After the dinner, we went back to Marianthi’s house because the cousins wanted to take us out. Her 15-year-old cousins. Wanted to take us to the village bar. And we were going. I just kept feeling like I had absolutely no business going to have cocktails with them. But I did. It was kind of like the set-up of a joke: the only blonde for miles walks into a village bar. No one but the group of girls we were with spoke to me, because it was pretty obvious that I did not speak Greek. The only thing as white as me in the whole bar was another girl’s white shirt. There I was: pale, old, and moderately confused – but these girls were chattering to me about all sorts of stuff and eventually they taught me a greek word.

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The typical “too old for these shenanigans” selfie.

Philoxenia.

The love that you show to strangers. That word became my whole understanding of Greece. It explained the “please come visit anyway, despite our family plans and obligations,” it explained the girl cousins wanting to take me out and making an effort to speak to me, it explained the amazing family dinner that I was unquestionably invited to, it explained the second plate I was offered, it explained the booze and chocolate, it explained Marianthi’s cousin coming over the next day to make us delicious coffee and sharing wonderful conversations and bakery treats, it explained us getting an upgrade at our hotel in the city on Sunday night so that we could see the ocean from our room, it explained us getting a table right next to the ocean for dinner that Sunday night, it explained Marianthi’s mom translating entire conversations for me so that I could be a part of them and hugging me goodbye like I was her own child, and it explained Marianthi’s Yiayia holding my hand and telling me things in Greek that I absolutely did not understand but that I knew were important and kind, because that’s how Yiayias are.

The second I heard that word, philoxenia, I knew that THAT was how the world is meant to work.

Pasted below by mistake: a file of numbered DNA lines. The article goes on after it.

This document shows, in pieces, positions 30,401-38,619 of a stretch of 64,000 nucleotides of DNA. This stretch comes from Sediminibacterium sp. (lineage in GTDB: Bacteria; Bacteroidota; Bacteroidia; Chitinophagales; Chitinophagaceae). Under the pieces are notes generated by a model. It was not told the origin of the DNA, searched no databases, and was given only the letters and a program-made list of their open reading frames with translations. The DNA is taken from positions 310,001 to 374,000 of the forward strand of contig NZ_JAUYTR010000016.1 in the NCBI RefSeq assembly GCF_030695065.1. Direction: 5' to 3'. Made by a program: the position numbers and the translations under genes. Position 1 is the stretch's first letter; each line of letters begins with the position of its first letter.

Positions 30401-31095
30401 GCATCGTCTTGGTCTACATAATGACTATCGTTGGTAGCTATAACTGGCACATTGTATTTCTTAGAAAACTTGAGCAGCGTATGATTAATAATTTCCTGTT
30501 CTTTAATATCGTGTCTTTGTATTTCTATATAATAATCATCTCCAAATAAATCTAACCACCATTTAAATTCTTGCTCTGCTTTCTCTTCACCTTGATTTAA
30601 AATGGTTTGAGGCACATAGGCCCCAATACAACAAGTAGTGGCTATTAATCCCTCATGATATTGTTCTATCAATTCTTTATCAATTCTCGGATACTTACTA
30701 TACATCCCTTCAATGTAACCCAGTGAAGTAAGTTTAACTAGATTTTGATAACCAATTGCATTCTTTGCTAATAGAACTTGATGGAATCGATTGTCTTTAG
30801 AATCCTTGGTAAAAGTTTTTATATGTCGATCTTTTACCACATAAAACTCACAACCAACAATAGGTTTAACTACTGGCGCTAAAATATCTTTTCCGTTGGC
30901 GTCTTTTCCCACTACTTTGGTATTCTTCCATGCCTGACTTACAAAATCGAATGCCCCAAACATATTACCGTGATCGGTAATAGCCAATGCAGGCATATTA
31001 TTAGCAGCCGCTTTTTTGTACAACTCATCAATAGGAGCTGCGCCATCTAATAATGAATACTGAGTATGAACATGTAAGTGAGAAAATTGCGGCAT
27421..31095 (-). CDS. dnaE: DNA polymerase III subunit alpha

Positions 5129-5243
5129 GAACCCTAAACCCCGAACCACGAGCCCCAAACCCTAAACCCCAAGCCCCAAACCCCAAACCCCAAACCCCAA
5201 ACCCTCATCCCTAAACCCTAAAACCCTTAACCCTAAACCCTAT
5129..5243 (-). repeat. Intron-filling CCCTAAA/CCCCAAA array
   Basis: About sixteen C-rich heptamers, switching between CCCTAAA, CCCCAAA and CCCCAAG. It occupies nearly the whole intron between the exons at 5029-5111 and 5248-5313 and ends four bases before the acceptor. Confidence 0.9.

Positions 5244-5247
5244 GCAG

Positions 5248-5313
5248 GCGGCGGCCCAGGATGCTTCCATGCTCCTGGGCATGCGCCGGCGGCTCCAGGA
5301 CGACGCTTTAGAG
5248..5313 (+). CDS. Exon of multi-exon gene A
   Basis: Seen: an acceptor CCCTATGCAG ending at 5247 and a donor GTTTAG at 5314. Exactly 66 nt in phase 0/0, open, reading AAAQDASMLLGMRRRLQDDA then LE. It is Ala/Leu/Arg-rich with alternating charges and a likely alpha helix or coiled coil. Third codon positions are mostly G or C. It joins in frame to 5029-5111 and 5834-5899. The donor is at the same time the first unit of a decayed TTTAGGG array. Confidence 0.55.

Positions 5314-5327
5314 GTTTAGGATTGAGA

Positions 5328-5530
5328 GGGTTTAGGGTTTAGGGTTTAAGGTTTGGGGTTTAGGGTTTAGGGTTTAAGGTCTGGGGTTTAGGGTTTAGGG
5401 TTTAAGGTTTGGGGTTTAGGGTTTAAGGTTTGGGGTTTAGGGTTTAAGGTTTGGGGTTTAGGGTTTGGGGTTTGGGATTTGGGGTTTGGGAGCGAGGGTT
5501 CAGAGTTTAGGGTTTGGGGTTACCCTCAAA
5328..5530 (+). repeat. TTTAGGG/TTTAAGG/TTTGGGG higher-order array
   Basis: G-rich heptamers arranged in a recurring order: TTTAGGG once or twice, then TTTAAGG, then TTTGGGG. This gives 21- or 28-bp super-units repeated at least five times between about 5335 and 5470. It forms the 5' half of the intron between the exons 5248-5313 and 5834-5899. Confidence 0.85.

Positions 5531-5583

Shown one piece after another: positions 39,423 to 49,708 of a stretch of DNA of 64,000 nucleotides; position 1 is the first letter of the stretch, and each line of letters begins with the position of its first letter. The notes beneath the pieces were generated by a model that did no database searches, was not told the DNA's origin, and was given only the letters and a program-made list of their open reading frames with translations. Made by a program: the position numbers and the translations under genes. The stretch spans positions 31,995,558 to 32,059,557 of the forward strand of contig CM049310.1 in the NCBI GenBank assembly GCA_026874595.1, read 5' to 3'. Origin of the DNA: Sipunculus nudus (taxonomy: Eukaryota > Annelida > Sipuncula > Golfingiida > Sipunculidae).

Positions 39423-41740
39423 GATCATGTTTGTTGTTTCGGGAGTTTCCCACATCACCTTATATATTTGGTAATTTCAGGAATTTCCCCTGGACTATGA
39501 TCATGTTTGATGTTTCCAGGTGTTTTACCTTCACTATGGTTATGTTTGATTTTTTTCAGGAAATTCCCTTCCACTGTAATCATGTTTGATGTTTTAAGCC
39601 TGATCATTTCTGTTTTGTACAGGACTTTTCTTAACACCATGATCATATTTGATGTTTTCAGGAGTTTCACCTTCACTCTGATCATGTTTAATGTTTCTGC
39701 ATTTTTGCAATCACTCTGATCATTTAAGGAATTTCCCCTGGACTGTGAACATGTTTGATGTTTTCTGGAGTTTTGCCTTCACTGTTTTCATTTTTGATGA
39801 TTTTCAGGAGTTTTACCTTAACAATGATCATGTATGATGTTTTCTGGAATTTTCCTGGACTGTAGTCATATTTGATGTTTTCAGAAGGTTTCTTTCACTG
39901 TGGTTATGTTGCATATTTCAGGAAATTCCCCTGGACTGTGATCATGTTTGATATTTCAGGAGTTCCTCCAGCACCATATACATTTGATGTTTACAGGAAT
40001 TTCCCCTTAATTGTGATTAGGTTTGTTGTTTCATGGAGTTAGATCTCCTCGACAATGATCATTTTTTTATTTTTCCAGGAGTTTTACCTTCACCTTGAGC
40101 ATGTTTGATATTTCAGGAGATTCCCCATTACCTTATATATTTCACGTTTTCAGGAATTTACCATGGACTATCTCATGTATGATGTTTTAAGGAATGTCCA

This blog post is long and “what happens in Thessaloniki stays in Thessaloniki” (laying by the pool + drinking on a pirate ship) so I will leave out the details of Sunday into Monday morning, but ultimately, where I’d like to go with this post is this: Greece taught me that travel is not all about seeing landmarks and taking pictures of cool stuff to post on Instagram. It can be a third about that, or else, this blog would be boring. But travel should be two-thirds about meeting native people and seeing how they really live. It should be about other people’s stories and their homes and accidentally getting a little boozy because you’re meeting so many genuinely nice people who want to welcome you. I don’t think I can thank Marianthi’s family enough for the kindness of the weekend and the gift that they gave me being such wonderful hosts, but I would do anything to try.

 

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Delicious bakery treats are best when shared. I guess.
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Grainy photo of an oceanside dinner; a reminder to myself that my life is pretty awesome.
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Our hotel balcony upgrade.

 

I don’t have a picture of the Parthenon or Mount Olympus, maybe I’ll get one someday. But what I do have is a new Greek word and a new philosophy about love in the world, and that’s definitely way more valuable.

Published by

Presque Perfection

Hi! I'm Amanda and I'm a 28-year-old American living abroad in Paris, France! When I was 24, I packed my bags and moved to Paris with $200 in my pocket and I immediately fell in love with the city of lights. I now work as an English teacher and a freelance translator and spend my spare time traveling, creating things, and perfecting the art of the "happy hour" with my besties.

2 thoughts on “φιλοξενια – the Greek weekend that changed my life

  1. I love this! Philoxenia – what a great word. You’re a wonderful writer, and I’m happy you’re getting to travel so much!

    Like

  2. A lovely weekend for sure. How lucky for you to be treated so. I guess I discovered this word when I was asked to be the friend of a new girl at school. Her mother was Croatian, her father, Serbian (we were five at the time). At first, intimidated by my visits to their home, I realised that the food, hugs, laughter, joviality were all expressions of love. This girl was probably my first school friend and is now, I dare say, the oldest.